The MoMo Lab is the lab that I run at the University of Milano Bicocca. It was established in December 2010 thanks to a 470K-Euros, four-year grant awarded by the Italian Ministry of Education, University and Research. “MoMo” stands for “MOrphological MOdel”, which is the focus in the lab; our work is in fact aimed at building a complete model of the visual identification of complex words, possibly a computational one. This is an ambitious goal, which might well be beyond our grasp in the short term, but also seminal and inspirational in the research that it generates (which is why computational models are an invaluable tool in the first place).
We carry out behavioural, eye tracking and, thanks to extra-mural collaborations, ERP and fMRI experiments with skilled readers, as well as with brain-damaged people and children (see the Research page for more information). This work is performed by the MoMoers with the help of various, invaluably precious, collaborators. Marco Marelli was on board on several experiments that we’ve run so far; he has recently moved to the CIMeC (Rovereto, IT) to work in Marco Baroni’s lab on compositionality in distributional semantics. Rocco De Marco is our wonderful, all-around technician, with a 5-hours-a-week workload on our lab; he set up our supercomputer and our room for behavioural testing (see below for how gorgeous he was in that). Within the department, we also work with Claudio Luzzatti on brain-damaged patients, and with Manuela Berlingeri and Eraldo Paulesu when we need fMRI. Nationally, we currently collaborate with Daniela Traficante (Catholic University, Milan) on morphological masked priming in third-to-sixth grade children, and with Cristina Mapelli (San Gerardo Hospital, Monza) on masked priming in pictures and words. We’re also linked internationally to several world-leading centers for cognitive psychology and neuroscience: these includes the Department of Psychology, Royal Holloway University of London (Kathy Rastle), the Department of Psychology in Bristol (Colin Davis), and the Department of Psychology, University of Exeter (Aureliu Lavric and Heike Elchlepp) in the UK; the Department of Psychology, University of Gent in Belgium (Marc Brysbaert and Emmanuel Keuleers); the Department of Psychology, University of Western Ontario, in Canada (Steve Lupker); and the Department of Psychology, University of New South Wales, in Sydney, Australia (Marcus Taft).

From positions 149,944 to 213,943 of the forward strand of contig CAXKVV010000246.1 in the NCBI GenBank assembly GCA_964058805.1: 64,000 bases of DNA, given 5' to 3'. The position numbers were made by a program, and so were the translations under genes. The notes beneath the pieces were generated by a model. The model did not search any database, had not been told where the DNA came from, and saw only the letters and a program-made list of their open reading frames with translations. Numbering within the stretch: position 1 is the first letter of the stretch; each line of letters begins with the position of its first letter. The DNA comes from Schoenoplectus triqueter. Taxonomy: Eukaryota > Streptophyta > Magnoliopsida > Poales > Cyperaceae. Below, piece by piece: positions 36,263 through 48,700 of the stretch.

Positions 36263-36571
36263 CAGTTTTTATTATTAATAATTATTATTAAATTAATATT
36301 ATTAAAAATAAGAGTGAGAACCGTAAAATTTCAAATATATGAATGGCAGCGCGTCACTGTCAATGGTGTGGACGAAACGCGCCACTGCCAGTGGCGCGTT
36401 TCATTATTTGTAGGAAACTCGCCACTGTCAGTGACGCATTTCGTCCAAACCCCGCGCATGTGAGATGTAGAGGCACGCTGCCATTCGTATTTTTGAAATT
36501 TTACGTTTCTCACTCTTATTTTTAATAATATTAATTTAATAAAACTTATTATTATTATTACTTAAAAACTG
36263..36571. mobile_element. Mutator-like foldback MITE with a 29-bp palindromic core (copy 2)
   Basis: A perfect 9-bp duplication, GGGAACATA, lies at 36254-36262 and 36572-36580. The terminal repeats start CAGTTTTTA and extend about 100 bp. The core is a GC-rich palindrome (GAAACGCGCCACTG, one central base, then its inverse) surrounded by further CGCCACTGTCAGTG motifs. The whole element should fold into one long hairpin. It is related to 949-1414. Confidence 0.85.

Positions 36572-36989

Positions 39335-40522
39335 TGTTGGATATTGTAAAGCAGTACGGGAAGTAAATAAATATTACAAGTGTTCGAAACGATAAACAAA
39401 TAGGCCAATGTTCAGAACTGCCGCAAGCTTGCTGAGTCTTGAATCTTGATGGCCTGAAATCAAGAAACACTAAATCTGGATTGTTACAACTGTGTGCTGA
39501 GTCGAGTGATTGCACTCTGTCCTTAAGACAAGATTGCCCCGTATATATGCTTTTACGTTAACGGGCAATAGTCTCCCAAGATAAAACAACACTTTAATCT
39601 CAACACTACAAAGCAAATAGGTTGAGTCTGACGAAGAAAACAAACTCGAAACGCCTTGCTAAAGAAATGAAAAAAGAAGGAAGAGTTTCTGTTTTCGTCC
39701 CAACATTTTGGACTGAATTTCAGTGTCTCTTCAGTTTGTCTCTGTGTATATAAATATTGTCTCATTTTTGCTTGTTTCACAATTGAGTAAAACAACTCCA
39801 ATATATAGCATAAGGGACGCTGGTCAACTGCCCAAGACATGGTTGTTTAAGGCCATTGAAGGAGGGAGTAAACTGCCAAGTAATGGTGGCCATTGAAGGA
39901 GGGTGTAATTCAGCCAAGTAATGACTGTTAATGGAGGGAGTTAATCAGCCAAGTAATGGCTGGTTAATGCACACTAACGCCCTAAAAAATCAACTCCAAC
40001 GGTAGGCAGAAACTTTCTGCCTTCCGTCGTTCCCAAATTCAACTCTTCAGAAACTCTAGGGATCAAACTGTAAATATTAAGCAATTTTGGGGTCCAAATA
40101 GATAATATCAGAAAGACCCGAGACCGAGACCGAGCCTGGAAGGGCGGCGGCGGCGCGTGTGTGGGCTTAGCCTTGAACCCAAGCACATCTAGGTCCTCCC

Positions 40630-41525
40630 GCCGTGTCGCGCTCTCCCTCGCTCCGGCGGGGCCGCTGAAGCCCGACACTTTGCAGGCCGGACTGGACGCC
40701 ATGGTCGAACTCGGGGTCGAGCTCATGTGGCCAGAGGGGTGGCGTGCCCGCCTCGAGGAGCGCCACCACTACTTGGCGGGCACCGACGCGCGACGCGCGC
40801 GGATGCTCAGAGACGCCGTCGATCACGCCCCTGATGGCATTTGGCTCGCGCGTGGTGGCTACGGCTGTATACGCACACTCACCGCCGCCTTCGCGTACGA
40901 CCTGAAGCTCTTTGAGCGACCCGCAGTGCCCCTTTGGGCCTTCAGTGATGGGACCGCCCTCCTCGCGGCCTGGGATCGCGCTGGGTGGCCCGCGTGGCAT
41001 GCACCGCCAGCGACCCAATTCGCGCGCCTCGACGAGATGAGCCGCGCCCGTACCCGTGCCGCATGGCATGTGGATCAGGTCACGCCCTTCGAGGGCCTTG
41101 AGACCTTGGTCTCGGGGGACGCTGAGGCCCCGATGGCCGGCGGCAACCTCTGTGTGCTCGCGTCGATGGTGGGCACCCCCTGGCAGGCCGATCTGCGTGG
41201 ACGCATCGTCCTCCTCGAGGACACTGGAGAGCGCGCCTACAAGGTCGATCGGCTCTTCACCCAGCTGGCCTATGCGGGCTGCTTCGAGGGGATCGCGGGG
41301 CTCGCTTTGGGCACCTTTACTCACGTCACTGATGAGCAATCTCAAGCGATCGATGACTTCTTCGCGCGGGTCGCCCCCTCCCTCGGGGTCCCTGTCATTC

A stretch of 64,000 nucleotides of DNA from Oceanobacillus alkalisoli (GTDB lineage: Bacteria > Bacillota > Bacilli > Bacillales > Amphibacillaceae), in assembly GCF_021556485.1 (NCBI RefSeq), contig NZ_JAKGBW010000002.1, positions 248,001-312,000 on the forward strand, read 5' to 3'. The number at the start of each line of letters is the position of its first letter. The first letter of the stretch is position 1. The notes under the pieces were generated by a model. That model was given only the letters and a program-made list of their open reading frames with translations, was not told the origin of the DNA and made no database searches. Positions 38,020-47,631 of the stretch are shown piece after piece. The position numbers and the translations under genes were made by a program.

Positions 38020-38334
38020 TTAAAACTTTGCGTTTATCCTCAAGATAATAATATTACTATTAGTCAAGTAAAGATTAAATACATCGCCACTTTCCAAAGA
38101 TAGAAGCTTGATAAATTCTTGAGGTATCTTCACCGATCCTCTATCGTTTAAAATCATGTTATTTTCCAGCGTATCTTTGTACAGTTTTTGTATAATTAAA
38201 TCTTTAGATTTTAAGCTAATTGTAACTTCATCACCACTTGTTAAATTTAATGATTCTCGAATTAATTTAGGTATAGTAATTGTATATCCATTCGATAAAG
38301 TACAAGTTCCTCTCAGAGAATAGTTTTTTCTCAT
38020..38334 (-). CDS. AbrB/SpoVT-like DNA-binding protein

The MoMo is equipped with a dedicated room for behavioural testing with four cubicles, and with a computationally-intensive, CUDA-based computer, which runs 512 processing units distributed over 16 graphical stream multiprocessor. We’re very proud to own computers for behavioural testing that are completely open-source; they run Debian OS (a free Linux distribution), and manage experiments through an Octave routine based on Psychtoolboox. This is not only worth a mention for ethic/economic reasons, but also because the system allows us to (i) control the display with a ms precision (missed ticks are in the order of 1 every 10K in experimental settings); (ii) collect RTs to whatever precision we might need in each specific experiment; and (iii) display virtually every type of stimulus with extreme flexibility, all in machines that were bought in 2004 and that need no special hardware (such a PIO cards). We have also access to a departmental EyeLink 1000, which we use for eye tracking studies.